This is a great question and one I've had myself, so it's something I've been paying attention to over the months.
My first (and so far only) question here on WB was reality based (even though the event I am writing about is mythological). It was put on hold because of how I structured and explained it, not for the topic. The hold was then removed when I rewrote it. It was about communications in a huge migratory group.
The entire reason I found WB in the first place was in Googling information about travel times on foot. I found an excellent question and set of answers about traveling on horseback. Absolutely nothing imaginary about it. Although the author was going to use the information in her/his fiction, the question was 100% grounded in (historical) reality and the answers as well.
Since then, I've encountered dozens of well written and accepted questions all about the real world. Mostly historical, but not questions that really belong on a history site. I've also seen a bunch of questions get labeled as "off topic" because they crossed the line into history or politics. Or not... Sometimes the designations are more random. And, yeah, they are, because it's more about who sees the question early on and votes to close. If the question is already well established by the time someone sees it, they're less likely to vote to close it.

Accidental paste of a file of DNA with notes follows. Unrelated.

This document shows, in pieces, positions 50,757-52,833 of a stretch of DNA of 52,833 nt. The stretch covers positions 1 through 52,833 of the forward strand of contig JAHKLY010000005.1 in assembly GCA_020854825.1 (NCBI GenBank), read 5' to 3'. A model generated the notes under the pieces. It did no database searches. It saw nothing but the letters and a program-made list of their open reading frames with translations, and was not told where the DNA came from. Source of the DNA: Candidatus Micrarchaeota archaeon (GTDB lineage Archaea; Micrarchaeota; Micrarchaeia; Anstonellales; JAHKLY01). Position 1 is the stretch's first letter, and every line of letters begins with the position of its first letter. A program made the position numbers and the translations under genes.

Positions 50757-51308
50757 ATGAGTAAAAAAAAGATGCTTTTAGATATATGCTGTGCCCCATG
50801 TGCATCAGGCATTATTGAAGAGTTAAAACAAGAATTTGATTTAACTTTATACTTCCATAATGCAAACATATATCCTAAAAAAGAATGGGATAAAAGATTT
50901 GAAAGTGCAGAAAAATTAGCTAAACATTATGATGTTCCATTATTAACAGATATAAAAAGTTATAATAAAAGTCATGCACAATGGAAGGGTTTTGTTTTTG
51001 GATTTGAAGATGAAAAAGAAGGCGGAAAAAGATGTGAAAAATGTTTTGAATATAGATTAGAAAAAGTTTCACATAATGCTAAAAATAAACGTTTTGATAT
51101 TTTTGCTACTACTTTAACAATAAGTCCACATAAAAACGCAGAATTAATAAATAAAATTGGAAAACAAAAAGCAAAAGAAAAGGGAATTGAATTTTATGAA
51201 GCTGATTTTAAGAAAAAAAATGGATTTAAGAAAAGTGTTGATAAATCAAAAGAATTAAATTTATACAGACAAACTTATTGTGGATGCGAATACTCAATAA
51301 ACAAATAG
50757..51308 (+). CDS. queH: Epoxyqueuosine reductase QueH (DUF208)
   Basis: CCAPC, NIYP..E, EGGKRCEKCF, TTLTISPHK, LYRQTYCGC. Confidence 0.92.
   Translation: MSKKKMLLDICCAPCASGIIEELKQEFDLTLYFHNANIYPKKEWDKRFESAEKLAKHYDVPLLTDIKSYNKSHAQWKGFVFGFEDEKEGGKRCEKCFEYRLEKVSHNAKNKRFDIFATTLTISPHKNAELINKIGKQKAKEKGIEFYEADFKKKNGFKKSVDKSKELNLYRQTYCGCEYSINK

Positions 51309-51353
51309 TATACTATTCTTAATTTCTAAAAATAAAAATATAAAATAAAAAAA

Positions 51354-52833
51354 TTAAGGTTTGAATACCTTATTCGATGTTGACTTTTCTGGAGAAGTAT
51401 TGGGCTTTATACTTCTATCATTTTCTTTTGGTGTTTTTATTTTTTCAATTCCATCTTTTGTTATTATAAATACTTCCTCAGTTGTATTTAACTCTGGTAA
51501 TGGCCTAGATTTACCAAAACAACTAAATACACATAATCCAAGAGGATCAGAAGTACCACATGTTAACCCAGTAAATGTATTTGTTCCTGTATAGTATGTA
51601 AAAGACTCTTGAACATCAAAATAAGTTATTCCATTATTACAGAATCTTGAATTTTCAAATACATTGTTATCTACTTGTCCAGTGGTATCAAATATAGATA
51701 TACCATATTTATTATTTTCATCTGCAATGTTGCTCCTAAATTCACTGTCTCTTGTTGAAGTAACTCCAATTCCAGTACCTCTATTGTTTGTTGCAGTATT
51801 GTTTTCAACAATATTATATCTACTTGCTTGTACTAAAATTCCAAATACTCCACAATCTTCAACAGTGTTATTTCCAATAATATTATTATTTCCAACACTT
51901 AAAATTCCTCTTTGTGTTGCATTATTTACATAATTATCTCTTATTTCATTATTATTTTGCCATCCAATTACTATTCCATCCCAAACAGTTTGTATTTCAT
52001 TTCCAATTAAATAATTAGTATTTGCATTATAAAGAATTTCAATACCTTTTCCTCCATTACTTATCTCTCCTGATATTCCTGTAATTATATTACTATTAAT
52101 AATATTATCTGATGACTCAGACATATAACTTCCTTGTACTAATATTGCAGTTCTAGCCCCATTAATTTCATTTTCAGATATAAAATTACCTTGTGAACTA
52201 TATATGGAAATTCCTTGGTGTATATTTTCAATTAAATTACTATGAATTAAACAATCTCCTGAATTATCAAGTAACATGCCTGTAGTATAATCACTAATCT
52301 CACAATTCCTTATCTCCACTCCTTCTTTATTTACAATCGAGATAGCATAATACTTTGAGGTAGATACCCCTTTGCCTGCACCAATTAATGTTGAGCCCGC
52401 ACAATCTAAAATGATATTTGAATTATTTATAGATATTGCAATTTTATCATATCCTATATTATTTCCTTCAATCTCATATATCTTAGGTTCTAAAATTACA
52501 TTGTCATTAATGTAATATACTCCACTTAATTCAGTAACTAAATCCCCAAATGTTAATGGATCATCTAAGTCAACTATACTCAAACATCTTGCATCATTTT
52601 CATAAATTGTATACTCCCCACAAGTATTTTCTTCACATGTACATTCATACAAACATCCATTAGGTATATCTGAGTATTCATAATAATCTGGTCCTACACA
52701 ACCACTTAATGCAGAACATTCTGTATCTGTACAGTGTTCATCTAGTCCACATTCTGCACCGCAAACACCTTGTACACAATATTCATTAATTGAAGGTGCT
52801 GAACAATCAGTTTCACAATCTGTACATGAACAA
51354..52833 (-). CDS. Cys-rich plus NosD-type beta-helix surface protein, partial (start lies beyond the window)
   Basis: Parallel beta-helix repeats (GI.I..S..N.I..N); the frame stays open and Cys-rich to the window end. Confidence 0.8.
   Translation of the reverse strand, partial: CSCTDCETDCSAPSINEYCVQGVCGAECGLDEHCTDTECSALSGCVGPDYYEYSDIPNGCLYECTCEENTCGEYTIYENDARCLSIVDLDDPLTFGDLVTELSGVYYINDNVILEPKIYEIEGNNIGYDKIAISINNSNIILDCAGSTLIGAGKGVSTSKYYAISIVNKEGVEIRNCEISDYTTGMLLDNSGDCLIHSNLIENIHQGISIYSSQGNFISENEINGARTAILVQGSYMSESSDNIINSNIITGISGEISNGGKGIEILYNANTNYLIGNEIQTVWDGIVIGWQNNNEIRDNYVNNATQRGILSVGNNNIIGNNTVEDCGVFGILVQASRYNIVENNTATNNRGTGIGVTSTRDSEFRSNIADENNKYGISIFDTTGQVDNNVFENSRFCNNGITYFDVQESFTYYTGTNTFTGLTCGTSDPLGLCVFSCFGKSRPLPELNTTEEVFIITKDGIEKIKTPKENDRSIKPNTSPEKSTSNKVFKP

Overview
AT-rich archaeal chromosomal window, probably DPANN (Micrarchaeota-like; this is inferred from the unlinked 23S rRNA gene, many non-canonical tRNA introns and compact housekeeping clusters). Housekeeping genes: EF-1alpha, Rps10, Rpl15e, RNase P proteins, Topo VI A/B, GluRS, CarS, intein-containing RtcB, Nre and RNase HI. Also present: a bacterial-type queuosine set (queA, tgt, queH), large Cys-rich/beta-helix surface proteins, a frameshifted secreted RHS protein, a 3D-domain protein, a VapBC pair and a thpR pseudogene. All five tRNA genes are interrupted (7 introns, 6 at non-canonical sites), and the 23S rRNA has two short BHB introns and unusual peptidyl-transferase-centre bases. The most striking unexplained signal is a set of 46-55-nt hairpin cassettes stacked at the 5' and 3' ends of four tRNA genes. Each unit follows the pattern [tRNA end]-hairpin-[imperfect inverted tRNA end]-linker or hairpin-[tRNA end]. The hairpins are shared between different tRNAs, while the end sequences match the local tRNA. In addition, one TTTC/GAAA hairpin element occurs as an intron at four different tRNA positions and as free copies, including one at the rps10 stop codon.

I'm newer here but, what I've seen so far tells me that questions about things that did or could happen here on earth are welcome if they're well-written. They do need to be about an issue that builds a world: politics, society, language/communication, technology, medicine, etc. In other words, about the structure of the world.
I've also seen that questions that are obviously science-fiction or fantasy will get a lot more leeway in how well-written they need to be. I've seen some pretty wonky presentations get editing advice and lots of answers.
Like you, I've referred people from Writing to WB. Sometimes it's clear and sometimes there is a fine line. Other times, the person might benefit by formulating 2 questions: one for here and one for there. But, yeah, I haven't seen any hard and fast rule about how to weigh the importance of reality.